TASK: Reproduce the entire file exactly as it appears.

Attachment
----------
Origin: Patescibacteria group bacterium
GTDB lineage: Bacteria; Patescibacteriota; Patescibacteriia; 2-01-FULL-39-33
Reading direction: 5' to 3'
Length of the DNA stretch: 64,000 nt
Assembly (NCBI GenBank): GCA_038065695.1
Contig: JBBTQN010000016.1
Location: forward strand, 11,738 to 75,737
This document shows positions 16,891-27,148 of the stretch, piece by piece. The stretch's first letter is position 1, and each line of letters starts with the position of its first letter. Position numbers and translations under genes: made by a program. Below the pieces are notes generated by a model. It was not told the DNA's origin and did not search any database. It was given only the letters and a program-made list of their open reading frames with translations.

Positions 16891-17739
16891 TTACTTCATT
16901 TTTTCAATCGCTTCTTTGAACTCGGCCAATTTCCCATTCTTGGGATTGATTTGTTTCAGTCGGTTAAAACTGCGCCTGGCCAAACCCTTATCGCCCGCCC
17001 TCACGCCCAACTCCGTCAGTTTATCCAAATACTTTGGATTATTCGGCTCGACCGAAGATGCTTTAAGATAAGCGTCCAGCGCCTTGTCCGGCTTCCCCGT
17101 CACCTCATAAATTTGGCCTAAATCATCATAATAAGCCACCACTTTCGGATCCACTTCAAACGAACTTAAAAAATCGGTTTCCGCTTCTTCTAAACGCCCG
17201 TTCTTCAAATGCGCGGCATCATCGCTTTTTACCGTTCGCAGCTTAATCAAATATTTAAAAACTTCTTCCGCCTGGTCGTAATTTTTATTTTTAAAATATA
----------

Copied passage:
Origin: Patescibacteria group bacterium
GTDB lineage: Bacteria; Patescibacteriota; Patescibacteriia; 2-01-FULL-39-33
Reading direction: 5' to 3'
Length of the DNA stretch: 64,000 nt
Assembly (NCBI GenBank): GCA_038065695.1
Contig: JBBTQN010000016.1
Location: forward strand, 11,738 to 75,737
This document shows positions 16,891-27,148 of the stretch, piece by piece. The stretch's first letter is position 1, and each line of letters starts with the position of its first letter. Position numbers and translations under genes: made by a program. Below the pieces are notes generated by a model. It was not told the DNA's origin and did not search any database. It was given only the letters and a program-made list of their open reading frames with translations.

Positions 16891-17739
16891 TTACTTCATT
16901 TTTTCAATCGCTTCTTTGAACTCGGCCAATTTCCCATTCTTGGGATTGATTTGTTTCAGTCGGTTAAAACTGCGCCTGGCCAAACCCTTATCGCCCGCCC
17001 TCACGCCCAACTCCGTCAGTTTATCCAAATACTTTGGATTATTCGGCTCGACCGAAGATGCTTTAAGATAAGCGTCCAGCGCCTTGTCCGGCTTCCCCGT
17101 CACCTCATAAATTTGGCCTAAATCATCATAATAAGCCACCACTTTCGGATCCACTTCAAACGAACTTAAAAAATCGGTTTCCGCTTCTTCTAAACGCCCG
17201 TTCTTCAAATGCGCGGCATCATCGCTTTTTACCGTTCGCAGCTTAATCAAATATTTAAAAACTTCTTCCGCCTGGTCGTAATTTTTATTTTTAAAATATA